Mike buys the building materials in the internet: steel edges, PE-sidewalls, base layer, glass fibre fabric – not any fabric, but the torsion proof type
with fibres in longitudinal, lateral and diagonal directions – epoxy resin, and hardener. They could also buy a wooden core if they wanted to, but decide to rather build one from leftover wood from various former
weekend projects. There are so many treasures waiting to be dug out in either the basement or the garage and then be reused: Beech from building the kitchen table, larch floorboards, maple from the cutting
board, spruce planks from the shelf construction, bangkirai boards from the patio, and Western red cedar from the canoe. These woods, decides Katharina, should be beautifully assembled to form the core and give
her snowboard an elegant multicolour wooden look. Mike agrees with her, although for a different reason. He always tries to avoid leftovers, no matter whether at lunch or when woodworking.
The actual woodworking starts with cutting the various leftover woods into 1 cm thin strips. For this task, and only for this task, Katharina lets Mike go ahead. Cutting the strips
is done on the table saw, and Katharina still vividly remembers the woodworker whom she asked for a placement in the 2 week internship program during 9th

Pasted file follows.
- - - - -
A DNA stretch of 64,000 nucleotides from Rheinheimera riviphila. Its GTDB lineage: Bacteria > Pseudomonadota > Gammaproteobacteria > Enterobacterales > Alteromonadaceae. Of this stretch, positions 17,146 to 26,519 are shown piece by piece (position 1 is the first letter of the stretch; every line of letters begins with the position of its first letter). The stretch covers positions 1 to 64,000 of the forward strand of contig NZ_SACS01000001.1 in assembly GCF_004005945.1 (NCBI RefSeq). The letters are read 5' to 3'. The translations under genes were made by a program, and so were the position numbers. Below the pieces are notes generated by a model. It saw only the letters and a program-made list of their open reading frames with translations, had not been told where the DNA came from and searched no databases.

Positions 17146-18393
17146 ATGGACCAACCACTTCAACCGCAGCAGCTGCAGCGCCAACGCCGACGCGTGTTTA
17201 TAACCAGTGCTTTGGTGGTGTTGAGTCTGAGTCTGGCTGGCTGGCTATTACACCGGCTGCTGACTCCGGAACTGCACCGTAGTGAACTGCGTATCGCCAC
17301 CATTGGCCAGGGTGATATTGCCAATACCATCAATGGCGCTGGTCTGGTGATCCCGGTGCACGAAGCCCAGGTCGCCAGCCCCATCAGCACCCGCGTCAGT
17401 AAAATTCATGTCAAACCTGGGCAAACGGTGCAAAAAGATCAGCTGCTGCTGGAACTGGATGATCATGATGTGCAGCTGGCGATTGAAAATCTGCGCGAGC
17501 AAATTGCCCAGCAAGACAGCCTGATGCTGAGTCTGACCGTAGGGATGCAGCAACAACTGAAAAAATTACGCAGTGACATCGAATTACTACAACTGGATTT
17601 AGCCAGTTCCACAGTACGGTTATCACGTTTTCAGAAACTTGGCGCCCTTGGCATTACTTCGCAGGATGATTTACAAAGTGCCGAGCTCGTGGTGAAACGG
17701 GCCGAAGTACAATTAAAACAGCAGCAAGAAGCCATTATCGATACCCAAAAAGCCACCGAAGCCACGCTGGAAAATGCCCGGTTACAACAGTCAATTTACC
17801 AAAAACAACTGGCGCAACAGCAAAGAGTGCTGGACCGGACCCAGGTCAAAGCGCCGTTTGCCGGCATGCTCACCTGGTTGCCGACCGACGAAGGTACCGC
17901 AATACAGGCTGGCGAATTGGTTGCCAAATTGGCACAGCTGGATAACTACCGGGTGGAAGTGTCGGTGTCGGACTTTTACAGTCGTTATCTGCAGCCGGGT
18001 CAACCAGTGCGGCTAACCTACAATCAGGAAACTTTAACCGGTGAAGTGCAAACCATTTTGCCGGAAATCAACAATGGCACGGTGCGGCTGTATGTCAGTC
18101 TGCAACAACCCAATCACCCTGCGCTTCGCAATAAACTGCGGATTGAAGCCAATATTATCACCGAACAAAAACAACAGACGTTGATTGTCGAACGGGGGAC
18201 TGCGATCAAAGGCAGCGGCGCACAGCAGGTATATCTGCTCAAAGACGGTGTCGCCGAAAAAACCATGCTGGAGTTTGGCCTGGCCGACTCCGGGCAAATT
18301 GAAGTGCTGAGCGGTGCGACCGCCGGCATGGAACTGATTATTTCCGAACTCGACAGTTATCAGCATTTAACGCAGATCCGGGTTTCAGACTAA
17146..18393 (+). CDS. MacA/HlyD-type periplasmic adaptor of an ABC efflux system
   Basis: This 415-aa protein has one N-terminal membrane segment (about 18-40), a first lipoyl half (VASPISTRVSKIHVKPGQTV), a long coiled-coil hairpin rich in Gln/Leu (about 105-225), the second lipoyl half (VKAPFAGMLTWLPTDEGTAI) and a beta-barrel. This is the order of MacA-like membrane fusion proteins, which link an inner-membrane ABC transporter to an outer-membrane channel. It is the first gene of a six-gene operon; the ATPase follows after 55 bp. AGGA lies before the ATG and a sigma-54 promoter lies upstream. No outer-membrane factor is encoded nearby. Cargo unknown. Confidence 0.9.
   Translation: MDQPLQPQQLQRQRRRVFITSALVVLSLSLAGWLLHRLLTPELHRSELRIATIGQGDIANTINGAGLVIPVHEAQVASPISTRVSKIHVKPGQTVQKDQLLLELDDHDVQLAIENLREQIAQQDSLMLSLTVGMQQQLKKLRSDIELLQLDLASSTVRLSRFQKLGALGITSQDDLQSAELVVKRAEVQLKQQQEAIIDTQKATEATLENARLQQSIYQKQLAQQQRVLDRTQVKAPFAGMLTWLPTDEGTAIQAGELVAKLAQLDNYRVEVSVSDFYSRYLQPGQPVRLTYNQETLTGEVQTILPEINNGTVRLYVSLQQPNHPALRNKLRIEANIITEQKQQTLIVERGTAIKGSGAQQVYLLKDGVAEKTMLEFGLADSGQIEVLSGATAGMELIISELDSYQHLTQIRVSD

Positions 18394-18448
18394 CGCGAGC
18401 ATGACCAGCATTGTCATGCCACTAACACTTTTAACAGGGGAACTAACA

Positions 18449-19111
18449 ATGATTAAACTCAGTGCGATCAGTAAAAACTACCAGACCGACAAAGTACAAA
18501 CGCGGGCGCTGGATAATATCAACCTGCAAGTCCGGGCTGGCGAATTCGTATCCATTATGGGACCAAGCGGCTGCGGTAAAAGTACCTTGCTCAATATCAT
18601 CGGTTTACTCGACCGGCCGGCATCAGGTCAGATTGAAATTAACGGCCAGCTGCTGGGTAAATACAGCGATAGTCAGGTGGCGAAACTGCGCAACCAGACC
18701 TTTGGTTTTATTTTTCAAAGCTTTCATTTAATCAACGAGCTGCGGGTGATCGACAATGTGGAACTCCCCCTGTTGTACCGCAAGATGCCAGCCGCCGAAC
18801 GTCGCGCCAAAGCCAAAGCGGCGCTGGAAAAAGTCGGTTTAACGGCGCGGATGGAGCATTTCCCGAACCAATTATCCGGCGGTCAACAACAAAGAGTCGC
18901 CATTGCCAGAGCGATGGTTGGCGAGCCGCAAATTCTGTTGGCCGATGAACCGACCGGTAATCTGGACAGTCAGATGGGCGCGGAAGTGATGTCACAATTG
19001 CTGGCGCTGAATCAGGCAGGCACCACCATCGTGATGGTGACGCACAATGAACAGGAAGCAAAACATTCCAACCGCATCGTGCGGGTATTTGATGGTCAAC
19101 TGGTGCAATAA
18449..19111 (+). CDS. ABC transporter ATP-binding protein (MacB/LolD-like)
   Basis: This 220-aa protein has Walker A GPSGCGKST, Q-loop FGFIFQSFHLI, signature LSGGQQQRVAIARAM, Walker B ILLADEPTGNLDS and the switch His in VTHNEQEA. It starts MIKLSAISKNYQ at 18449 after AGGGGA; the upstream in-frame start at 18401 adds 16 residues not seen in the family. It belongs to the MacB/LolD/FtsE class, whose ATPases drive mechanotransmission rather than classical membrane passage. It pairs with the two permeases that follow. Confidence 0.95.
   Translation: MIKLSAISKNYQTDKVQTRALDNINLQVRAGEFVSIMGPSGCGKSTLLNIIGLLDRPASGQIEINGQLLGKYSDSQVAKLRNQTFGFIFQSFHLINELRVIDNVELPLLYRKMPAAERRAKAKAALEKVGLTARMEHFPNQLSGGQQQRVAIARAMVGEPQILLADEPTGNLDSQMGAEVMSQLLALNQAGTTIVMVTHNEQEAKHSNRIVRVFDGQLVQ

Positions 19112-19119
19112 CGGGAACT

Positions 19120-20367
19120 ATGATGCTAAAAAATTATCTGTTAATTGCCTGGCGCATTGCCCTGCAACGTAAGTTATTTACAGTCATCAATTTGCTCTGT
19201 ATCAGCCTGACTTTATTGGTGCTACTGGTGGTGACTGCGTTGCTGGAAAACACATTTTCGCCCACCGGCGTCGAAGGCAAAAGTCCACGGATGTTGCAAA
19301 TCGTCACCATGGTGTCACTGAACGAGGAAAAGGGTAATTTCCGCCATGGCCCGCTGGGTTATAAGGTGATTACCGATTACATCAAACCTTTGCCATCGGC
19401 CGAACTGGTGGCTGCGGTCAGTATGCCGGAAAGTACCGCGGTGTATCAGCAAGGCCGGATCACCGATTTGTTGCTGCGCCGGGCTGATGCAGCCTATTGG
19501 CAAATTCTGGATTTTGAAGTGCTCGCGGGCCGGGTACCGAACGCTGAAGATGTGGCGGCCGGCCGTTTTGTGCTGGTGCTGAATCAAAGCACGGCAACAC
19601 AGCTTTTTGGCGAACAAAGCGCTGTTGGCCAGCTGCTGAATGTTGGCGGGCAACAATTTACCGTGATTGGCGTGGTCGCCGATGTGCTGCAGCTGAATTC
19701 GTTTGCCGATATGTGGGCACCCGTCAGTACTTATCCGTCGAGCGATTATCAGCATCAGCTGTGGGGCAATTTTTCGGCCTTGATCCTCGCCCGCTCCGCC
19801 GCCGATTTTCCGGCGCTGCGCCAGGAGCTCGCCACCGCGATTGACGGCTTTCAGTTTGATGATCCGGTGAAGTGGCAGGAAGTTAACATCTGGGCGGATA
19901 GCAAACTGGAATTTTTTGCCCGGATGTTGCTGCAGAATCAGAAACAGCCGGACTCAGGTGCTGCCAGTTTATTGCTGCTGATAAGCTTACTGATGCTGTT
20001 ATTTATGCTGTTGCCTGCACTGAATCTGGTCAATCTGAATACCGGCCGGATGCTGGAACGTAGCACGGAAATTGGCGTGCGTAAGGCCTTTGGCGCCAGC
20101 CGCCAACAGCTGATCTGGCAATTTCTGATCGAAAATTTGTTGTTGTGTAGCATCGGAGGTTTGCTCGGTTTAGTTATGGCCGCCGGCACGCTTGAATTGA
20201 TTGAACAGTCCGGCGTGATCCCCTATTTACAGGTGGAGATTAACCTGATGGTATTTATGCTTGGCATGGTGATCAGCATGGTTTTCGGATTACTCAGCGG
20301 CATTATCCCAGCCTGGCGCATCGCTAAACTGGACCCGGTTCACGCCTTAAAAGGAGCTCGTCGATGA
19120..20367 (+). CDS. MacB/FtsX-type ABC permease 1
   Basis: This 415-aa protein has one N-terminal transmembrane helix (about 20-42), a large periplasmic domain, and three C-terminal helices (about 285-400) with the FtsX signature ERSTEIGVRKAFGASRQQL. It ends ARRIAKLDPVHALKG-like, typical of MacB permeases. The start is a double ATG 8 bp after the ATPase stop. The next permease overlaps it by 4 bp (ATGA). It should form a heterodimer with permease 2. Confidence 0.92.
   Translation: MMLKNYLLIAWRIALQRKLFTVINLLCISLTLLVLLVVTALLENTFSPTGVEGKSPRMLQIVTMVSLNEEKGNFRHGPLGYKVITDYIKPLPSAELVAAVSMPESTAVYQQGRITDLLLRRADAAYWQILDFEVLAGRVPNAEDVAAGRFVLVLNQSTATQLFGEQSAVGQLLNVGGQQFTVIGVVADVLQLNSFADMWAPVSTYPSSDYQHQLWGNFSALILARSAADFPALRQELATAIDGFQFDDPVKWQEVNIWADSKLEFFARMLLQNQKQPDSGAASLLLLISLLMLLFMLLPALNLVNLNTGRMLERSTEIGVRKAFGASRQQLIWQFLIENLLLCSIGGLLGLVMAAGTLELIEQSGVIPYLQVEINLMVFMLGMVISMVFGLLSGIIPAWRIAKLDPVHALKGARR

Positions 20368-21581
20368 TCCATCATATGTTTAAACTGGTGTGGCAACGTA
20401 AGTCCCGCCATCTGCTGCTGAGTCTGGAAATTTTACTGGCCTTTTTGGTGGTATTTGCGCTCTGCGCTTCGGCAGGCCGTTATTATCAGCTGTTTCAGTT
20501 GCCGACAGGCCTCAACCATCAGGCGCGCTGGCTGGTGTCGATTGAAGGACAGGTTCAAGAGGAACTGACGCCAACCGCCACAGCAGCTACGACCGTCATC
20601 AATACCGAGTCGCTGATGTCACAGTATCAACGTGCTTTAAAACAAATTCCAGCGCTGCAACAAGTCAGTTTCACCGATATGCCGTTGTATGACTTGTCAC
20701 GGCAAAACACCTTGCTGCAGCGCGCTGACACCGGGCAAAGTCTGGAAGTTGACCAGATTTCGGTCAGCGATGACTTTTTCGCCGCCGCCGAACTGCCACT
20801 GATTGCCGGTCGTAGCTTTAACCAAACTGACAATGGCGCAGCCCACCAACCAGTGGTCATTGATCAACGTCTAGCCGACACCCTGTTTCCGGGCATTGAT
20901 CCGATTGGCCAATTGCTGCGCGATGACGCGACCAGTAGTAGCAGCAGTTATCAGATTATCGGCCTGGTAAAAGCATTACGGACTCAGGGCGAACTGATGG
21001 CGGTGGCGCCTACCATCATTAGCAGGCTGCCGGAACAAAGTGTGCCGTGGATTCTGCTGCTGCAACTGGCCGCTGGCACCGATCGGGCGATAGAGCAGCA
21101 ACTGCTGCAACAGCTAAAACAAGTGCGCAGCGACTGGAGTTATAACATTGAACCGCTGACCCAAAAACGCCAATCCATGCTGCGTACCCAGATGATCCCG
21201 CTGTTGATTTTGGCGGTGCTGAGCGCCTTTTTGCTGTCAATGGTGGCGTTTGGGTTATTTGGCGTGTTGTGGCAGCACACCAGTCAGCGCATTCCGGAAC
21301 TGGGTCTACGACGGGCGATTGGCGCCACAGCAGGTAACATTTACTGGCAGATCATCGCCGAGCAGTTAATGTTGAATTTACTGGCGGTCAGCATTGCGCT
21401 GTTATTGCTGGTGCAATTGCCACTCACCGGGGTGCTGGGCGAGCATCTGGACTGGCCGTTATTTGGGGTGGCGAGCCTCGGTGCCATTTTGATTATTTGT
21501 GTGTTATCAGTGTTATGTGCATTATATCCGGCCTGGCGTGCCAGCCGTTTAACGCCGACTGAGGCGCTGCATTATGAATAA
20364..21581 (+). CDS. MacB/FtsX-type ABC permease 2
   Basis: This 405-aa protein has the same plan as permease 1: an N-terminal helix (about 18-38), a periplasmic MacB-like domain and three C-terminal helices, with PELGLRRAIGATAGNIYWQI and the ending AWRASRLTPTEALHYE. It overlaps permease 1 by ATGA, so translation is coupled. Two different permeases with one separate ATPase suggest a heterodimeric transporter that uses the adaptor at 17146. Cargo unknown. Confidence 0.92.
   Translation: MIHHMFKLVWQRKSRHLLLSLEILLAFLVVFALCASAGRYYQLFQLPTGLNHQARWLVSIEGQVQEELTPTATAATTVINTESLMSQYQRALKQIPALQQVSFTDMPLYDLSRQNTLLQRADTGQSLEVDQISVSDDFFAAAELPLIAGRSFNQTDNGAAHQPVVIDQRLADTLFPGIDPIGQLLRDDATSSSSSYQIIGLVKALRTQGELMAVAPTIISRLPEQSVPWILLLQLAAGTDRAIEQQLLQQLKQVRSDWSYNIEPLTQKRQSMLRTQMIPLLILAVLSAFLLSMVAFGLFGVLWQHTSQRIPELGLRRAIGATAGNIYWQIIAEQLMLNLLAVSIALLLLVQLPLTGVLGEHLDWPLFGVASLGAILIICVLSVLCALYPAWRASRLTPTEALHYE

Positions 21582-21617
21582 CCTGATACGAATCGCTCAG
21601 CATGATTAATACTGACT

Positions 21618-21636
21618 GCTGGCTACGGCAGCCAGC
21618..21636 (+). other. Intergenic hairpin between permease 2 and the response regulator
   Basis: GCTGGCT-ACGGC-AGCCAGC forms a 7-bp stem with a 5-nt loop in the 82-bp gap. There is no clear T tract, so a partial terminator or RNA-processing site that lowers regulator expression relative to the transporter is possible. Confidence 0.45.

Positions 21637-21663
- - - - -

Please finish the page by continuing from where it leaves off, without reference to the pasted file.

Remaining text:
grade. The guy only had four fingers on his left hand – a table saw accident. So it’s up to Mike to operate the table saw, but then Katharina takes over. After all, there’s still plenty of work for all the other tools. To start with, there are the C-clamps to glue the wooden strips to a 30 cm wide panel to form the wooden core. Then she uses the electric plane, the router on a sled and the orbital sander to work the panel down to the desired thicknesses. With a cordless drill and a forstner bit she drills the holes for the inserts that the bindings will eventually be attached to. The jigsaw is needed to make an auxiliary plywood form of the board around which she bends the steel edge. Then the laminating starts. Katharina mixes roughly a liter of epoxy with hardener and glues the two layers of glass fibre fabric and the base sheet to the core. After curing, it’s time again for jigsaw, router, and orbital sander to remove those parts of the wooden core that protrude beyond the steel edge. The two final tasks are then routine snowboard maintenance: sharpening the steel edges and waxing the base layer. As complicated as this may all seem, standing at the workbench and having the great goal of a most beautiful snowboard in front of your eyes, it is a feasible job. And in fact, Katharina now holds her very special home-made snowboard in her hands.